Hillenius is an IEEE Fellow, past president of the IEEE Electron Devices Society, and a former board member of the IEEE. He holds eight patents that resulted from his device and process research and has published more than 60 technical papers. Hillenius received a BS in physics from the University of Delaware and a PhD in physics from the University of Virginia. Contact him at email@example.com.
Stephen D. Huffman is vice president and chief technology officer of MITRE. As CTO, Huffman is responsible for the direction of MITRE's research and development program, which explores emerging and enabling technologies and their application to critical national problems. Previously, Huffman served as vice president of MITRE's Washington Command, Control, and Communications Center, which is focused on ensuring integration and solving complex technical and operational challenges across the US Department of Defense.
Before joining MITRE, Huffman was director of research and development at M/A-COM Linkabit, where he developed anti-jam and low-probability-of-intercept communications systems, error-correction coders, speech store-and-forward systems, satellite communications, and signals intelligence systems.
Huffman received a BS, MS, and PhD in electrical engineering from Duke University and is a graduate of the general management program at Harvard Business School. He is a member of the IEEE and has published numerous peer-reviewed papers. Contact him at firstname.lastname@example.org.
Gargi Keeni, a vice president at Tata Consultancy Services, has more than 20 years of multicultural and multilocation experience in software development and services delivery. Keeni received a PhD in physics from Tohoku University. She serves on the advisory panel of the NASSCOM quality forum, the advisory board of IEEE Software, and the AUEB MBA International Program business advisory council. A senior member of the IEEE and a certified examiner for JRD-QV, Keeni is an SEI-authorized instructor and lead appraiser for CMMi and a lead appraiser for People CMM. Her current research interests include information security, process improvements, quality management systems, and business excellence. Contact her at email@example.com.
Ike Nassi is an executive vice president at SAP. In the course of his career, Nassi has helped to start three com-panies: Encore Computer, InfoGear Technology, and Firetide. He also helped to found the Computer History Museum in Mountain View, California, where he currently serves as an active member of the Board of Trustees.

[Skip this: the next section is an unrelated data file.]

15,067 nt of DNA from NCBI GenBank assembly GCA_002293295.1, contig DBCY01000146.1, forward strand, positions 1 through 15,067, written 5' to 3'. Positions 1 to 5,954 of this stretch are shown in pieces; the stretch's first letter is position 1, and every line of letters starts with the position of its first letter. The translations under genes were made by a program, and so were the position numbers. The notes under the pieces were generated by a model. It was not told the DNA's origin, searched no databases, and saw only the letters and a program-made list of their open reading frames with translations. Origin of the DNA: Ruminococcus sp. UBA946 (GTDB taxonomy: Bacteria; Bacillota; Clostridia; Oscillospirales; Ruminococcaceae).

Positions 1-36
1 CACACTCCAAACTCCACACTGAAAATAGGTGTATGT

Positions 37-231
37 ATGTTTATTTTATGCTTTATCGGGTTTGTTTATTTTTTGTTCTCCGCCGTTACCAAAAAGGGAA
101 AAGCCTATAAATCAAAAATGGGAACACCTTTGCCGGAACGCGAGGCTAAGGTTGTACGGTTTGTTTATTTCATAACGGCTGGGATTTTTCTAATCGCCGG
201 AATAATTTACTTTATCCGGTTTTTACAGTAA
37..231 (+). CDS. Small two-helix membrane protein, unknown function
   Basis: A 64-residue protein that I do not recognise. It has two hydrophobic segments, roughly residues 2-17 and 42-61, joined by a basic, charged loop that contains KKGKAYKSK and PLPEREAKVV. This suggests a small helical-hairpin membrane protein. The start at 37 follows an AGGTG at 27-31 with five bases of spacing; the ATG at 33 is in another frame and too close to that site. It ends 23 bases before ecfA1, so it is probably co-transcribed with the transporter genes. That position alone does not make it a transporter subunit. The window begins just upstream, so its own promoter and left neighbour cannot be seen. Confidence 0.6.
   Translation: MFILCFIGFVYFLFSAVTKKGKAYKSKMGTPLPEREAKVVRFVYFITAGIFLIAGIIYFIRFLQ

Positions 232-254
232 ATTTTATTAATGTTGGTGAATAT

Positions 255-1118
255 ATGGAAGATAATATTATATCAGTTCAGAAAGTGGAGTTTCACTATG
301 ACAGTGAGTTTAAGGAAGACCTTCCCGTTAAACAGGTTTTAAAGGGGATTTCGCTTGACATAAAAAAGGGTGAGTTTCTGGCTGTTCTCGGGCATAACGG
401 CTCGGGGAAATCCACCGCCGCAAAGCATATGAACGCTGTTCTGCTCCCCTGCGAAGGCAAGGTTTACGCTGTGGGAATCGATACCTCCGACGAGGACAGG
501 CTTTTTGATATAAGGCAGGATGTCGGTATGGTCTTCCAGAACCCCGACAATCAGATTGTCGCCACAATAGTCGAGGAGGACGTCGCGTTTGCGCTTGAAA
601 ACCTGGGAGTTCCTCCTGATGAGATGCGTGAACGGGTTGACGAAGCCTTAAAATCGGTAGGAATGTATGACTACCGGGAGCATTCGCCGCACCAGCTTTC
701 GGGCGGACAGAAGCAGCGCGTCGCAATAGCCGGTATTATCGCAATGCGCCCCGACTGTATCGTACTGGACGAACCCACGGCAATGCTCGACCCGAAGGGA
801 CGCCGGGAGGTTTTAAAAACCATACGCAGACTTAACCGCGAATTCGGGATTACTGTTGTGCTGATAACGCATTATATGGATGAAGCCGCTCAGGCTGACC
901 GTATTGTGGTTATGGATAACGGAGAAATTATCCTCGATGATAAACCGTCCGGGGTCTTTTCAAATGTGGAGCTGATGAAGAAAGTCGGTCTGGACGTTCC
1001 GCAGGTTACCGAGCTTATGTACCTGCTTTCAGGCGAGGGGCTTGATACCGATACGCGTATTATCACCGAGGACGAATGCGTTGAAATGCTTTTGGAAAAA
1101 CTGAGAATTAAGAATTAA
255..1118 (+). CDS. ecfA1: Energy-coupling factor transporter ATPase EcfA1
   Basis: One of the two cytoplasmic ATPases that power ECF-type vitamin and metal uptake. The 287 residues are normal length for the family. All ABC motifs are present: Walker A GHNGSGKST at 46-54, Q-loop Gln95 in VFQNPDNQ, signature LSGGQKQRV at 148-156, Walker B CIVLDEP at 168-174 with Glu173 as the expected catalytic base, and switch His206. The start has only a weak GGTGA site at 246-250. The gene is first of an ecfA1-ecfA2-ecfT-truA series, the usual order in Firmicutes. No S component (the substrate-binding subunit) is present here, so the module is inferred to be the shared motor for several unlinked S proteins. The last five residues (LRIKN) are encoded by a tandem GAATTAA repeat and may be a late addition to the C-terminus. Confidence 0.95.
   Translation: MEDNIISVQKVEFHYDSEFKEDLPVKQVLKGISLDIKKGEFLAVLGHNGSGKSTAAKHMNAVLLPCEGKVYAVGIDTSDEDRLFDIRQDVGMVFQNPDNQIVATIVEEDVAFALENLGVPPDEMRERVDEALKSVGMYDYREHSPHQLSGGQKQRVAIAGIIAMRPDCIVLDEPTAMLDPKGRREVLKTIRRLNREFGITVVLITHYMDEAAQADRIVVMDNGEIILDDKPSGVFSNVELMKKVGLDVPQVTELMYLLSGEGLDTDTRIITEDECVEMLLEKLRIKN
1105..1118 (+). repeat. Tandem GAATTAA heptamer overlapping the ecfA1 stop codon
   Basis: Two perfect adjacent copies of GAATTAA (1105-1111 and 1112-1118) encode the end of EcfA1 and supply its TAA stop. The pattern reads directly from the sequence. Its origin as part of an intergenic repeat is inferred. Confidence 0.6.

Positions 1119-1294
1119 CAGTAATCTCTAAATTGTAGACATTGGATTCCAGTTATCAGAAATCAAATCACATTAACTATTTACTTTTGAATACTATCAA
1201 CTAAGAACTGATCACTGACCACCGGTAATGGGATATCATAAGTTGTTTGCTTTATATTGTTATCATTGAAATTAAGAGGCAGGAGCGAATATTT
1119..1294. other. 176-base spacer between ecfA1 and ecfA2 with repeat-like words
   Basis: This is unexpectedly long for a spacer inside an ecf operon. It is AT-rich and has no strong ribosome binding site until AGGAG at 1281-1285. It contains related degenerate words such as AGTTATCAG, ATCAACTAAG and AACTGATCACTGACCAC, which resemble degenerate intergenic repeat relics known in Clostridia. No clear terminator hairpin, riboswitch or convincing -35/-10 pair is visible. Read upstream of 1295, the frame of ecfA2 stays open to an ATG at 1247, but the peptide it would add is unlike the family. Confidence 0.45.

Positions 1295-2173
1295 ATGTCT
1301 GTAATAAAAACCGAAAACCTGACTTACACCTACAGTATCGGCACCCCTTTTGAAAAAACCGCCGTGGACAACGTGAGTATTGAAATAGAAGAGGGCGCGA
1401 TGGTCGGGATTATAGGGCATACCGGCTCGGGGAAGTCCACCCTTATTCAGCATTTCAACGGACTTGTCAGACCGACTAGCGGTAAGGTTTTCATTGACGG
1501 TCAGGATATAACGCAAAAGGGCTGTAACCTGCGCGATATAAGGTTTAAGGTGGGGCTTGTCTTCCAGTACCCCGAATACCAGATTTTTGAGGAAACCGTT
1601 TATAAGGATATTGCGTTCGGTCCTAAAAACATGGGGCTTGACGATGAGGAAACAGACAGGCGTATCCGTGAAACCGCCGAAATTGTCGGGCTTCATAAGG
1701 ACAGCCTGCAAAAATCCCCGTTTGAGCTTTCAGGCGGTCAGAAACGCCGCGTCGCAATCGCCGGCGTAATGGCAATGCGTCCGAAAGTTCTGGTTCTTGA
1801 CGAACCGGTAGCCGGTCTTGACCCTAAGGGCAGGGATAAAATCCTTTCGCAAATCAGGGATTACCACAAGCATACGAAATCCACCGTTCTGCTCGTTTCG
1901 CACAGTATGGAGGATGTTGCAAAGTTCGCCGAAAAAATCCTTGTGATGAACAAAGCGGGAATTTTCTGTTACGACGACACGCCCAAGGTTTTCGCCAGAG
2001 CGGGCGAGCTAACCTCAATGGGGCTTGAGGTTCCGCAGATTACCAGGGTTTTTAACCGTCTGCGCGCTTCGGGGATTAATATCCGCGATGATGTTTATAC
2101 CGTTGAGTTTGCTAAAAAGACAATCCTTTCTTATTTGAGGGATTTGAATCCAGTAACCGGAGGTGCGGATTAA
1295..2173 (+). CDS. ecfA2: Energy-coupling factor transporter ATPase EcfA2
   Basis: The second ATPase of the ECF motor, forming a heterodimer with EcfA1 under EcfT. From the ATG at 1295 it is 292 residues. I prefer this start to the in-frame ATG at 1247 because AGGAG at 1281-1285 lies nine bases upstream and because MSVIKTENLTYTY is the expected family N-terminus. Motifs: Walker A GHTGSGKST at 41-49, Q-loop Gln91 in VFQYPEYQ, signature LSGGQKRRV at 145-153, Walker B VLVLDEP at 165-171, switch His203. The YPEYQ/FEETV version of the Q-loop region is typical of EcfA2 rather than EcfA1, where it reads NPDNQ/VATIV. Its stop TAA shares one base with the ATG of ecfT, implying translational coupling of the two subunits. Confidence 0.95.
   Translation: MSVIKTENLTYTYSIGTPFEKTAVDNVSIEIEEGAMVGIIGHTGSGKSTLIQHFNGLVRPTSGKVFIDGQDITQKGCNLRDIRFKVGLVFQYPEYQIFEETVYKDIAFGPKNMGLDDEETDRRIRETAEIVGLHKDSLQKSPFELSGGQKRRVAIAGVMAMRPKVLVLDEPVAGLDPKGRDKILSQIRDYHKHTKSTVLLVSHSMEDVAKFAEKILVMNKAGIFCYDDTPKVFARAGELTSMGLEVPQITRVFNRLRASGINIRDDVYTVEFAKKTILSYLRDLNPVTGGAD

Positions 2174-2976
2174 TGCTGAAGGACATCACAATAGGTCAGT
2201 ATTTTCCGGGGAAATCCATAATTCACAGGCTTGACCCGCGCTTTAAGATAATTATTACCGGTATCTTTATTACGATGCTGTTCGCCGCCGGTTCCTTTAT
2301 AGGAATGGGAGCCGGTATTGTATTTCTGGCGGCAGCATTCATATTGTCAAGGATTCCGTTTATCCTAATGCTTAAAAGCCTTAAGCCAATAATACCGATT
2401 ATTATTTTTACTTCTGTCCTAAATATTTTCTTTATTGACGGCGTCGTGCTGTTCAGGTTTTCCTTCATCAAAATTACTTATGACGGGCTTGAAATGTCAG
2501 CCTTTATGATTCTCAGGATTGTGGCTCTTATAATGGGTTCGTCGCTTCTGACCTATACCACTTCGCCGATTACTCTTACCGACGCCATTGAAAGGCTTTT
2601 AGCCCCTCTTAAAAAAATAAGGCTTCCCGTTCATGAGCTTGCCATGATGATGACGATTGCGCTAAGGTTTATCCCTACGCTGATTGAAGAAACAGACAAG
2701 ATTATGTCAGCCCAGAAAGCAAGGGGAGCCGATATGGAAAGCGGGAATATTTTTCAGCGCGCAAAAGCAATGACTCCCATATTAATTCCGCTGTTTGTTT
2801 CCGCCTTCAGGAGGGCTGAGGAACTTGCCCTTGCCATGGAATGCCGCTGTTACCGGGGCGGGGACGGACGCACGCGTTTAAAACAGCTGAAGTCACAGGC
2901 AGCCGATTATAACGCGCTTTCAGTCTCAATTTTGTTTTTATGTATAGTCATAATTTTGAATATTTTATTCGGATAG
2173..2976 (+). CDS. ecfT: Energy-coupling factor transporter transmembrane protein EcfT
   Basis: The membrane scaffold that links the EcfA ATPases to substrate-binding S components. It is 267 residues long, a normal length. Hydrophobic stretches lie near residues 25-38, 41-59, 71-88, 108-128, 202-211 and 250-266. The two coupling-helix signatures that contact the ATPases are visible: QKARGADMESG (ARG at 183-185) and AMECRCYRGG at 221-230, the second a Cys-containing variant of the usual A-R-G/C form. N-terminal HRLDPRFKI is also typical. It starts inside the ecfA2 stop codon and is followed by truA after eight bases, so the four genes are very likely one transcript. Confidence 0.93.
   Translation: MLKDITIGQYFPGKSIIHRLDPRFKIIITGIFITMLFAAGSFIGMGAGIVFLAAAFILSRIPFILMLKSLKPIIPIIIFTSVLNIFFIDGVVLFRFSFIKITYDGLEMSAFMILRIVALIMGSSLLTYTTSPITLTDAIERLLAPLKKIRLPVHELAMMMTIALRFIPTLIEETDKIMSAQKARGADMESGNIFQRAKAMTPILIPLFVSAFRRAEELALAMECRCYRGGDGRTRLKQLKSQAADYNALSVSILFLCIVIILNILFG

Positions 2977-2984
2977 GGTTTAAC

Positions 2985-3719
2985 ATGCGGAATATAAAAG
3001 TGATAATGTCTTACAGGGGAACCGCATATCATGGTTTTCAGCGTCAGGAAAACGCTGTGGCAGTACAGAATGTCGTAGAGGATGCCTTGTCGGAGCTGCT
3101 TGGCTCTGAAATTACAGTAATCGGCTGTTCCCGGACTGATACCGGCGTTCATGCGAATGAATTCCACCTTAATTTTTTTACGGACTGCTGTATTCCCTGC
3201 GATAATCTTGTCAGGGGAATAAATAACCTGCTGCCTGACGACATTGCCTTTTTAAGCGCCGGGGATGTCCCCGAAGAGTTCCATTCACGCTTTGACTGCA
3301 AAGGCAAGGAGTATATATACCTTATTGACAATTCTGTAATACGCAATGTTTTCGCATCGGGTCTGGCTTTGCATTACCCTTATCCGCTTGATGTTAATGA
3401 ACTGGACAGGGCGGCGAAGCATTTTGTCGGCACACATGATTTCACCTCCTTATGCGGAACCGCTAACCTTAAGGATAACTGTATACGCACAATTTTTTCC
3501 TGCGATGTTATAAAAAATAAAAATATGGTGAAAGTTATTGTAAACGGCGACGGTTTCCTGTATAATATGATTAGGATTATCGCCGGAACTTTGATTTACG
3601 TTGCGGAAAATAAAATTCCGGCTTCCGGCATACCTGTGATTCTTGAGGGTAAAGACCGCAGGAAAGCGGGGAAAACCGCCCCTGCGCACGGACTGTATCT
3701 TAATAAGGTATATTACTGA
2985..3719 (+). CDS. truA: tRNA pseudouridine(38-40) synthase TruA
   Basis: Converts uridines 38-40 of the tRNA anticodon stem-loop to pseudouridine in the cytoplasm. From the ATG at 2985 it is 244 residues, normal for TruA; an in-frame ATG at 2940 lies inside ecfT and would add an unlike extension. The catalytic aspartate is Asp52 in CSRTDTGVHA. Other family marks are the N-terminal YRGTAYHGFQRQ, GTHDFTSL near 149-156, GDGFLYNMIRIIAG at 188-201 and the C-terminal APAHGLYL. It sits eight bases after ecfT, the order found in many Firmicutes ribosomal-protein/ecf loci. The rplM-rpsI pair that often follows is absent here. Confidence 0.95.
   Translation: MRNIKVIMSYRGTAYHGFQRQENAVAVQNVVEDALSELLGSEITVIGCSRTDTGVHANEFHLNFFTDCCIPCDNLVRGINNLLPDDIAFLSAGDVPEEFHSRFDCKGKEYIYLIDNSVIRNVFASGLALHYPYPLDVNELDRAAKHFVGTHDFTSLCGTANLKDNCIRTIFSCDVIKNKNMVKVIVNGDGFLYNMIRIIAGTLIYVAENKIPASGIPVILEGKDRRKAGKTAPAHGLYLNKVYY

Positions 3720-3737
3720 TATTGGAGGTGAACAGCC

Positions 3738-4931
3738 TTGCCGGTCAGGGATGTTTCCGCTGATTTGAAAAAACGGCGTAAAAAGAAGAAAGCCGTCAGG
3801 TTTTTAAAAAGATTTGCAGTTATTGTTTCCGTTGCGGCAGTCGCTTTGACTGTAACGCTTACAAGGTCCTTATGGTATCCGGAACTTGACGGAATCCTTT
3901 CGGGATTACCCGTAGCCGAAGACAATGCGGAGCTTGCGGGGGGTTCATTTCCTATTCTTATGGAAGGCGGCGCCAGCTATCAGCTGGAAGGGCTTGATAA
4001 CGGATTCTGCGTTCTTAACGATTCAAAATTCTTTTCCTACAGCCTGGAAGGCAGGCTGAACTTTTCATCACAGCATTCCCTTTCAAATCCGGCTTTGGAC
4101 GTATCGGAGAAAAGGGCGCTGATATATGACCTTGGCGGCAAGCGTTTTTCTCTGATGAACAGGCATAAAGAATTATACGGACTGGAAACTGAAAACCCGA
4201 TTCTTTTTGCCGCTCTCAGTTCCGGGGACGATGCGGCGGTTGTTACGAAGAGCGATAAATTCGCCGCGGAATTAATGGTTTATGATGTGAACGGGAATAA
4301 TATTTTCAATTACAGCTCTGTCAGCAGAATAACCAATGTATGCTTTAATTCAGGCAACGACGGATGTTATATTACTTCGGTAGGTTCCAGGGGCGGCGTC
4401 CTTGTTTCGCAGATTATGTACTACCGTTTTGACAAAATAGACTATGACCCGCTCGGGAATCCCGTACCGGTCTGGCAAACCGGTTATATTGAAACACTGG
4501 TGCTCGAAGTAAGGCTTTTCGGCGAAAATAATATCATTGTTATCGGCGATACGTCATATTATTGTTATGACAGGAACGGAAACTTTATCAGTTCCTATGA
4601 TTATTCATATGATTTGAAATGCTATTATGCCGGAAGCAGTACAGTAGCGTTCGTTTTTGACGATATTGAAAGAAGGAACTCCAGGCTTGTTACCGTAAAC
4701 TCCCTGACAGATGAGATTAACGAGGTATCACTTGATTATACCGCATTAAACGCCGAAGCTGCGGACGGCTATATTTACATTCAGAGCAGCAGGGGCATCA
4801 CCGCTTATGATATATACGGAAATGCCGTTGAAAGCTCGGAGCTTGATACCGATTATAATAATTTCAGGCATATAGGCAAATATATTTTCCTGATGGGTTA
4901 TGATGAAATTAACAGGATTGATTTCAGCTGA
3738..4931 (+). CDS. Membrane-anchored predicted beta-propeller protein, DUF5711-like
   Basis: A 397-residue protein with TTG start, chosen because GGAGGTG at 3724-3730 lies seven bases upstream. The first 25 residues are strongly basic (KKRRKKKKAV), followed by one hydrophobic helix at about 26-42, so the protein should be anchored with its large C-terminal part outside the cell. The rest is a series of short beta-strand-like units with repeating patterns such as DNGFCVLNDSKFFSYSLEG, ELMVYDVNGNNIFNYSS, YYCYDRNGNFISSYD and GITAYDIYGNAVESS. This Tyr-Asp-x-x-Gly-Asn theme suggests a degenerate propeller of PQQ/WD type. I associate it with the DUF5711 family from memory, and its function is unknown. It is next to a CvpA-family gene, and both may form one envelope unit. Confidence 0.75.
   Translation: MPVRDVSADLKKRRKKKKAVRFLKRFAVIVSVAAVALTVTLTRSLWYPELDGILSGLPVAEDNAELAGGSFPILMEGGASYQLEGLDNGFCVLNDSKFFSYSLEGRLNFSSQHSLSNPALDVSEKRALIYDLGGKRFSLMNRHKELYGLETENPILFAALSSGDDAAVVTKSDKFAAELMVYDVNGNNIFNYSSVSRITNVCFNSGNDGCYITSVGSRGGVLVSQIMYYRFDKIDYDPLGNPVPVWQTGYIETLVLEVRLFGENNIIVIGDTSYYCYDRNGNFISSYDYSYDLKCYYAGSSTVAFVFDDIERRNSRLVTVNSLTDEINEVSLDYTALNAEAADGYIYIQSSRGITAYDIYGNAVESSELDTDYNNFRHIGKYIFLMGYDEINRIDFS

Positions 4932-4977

Nassi has held executive positions at Digital Equipment Corporation, Cisco Systems, and Apple Computer, where he served as senior vice president of software. He has been a visiting scholar at Stanford University and the University of California, Berkeley, and a research affiliate at the Massachusetts Institute of Technology. Nassi was a member of the Defense Advanced Research Projects Agency's information systems and technology group and received a Certificate for Distinguished Service from the US Department of Defense for his work on the design of the Ada programming language. He is a member of the IEEE and the ACM. Contact him at firstname.lastname@example.org.
Tirumale K. Ramesh is a Boeing Technical Fellow in advanced computing and technologies. At Boeing, he led the development of an advanced embedded computing research and distributed simulation architecture, and also developed a technical roadmap. He has held senior positions at Lockheed Martin and IBM, where he led a team of worldwide ASIC high-speed serial core application solutions developers in creating network products.
Ramesh's technical areas of work and expertise include reconfigurable/FPGA computing, embedded hardware and software, and ASIC/system-on-chip. He holds several US and foreign patents. He has received numerous professional recognitions and honors, including Boeing Technical Fellow and the IBM ASIC Design Center Award.
A senior member of the IEEE and a member of the NCO Industry Consortium, Ramesh serves on the Industry Advisory Board of the NSF Center for Reconfigurable Computing. He received a BS in electrical engineering from Bangalore University, an MS in electrical engineering from Mississippi State University, and a PhD in computer engineering from Oakland University. Contact him at email@example.com.